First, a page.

German navy commander resigns over appeasement remarks in which he praised Putin

Germany's Chief of Navy Vice Adm. Kay-Achim Schonbach attends a press conference at the Japan National Press Club Tuesday, Nov. 9, 2021, in Tokyo. The German frigate is visiting Tokyo after two days of joint exercises with the Japanese Maritime Self-Defense Force destroyer Samidare in the Pacific Ocean amid increasingly assertive maritime activities by China in the region. (AP Photo/Eugene Hoshiko)
By Dénes Albert
2 Min Read

Kay-Achim Schönbach, the commander of the German navy, has resigned following controversial statements made about the ongoing crisis in Ukraine and Russia, the Berlin defense ministry confirmed on Saturday.

Schönbach revealed during a visit to India on Friday that he thought Russian President Vladimir Putin deserved respect. He also explained that both Germany and India needed Russia primarily as a buffer against the threat posed by China. He said it was important to acknowledge that Russia is a Christian country and, “although Putin himself is an atheist, it doesn’t matter.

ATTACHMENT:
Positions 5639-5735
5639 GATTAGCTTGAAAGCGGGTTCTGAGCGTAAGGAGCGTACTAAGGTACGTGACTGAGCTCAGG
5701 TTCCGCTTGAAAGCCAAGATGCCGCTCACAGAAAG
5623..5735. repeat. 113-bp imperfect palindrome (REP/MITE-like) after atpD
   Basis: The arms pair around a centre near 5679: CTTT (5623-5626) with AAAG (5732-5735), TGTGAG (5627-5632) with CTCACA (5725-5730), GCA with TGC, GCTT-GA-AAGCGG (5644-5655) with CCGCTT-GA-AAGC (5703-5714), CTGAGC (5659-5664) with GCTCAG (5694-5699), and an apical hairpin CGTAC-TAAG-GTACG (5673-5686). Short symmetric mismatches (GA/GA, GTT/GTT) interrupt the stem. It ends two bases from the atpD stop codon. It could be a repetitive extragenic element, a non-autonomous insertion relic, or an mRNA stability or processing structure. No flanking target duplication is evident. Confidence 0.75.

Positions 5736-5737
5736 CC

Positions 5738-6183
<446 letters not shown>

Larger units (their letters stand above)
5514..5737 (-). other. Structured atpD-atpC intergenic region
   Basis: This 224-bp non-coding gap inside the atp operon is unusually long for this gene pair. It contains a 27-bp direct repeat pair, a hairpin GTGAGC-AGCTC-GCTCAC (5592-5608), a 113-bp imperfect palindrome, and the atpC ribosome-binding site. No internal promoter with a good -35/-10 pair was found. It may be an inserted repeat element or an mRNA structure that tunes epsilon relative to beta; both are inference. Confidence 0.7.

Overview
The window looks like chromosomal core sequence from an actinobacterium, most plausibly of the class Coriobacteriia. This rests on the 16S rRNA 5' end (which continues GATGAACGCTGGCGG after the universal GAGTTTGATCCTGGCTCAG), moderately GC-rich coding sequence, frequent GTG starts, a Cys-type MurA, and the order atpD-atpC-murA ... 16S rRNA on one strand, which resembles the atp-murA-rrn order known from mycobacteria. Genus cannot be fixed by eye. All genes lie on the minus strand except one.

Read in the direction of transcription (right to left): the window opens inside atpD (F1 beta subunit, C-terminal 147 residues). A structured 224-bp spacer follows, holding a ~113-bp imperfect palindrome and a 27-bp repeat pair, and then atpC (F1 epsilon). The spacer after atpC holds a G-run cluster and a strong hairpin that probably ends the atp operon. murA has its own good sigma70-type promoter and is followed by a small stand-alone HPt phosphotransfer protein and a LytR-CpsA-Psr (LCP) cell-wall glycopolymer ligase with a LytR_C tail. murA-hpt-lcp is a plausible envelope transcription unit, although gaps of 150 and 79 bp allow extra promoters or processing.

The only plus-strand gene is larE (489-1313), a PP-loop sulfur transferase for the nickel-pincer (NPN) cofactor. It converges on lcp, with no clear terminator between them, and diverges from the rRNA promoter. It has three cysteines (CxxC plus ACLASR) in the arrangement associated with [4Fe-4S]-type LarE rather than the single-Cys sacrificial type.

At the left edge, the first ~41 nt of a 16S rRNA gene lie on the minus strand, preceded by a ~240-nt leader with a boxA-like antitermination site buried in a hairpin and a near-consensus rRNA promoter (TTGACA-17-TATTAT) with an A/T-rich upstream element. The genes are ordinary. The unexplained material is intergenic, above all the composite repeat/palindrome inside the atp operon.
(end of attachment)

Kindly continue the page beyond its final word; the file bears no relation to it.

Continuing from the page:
“If this huge country, even if it is not a democracy, is our partner … it is likely to keep Russia away from China.”

Regarding the crisis in Ukraine, Schönbach said that Ukraine would never regain the Crimean peninsula and called it “nonsense” that Russia wanted to expropriate Ukrainian territory. The German Ministry of Defense distanced itself from Schönbach’s statements and said that he was relieved of his office “at his own request.”

Schönbach admitted on Twitter that he spoke “recklessly,” making “obvious mistakes” with his statements. Due to the incident, the German ambassador was called in Kiev. Ukrainian Foreign Minister Dmitro Kuleba said: “Germany’s statements today do not match the level of relations between the two countries.”

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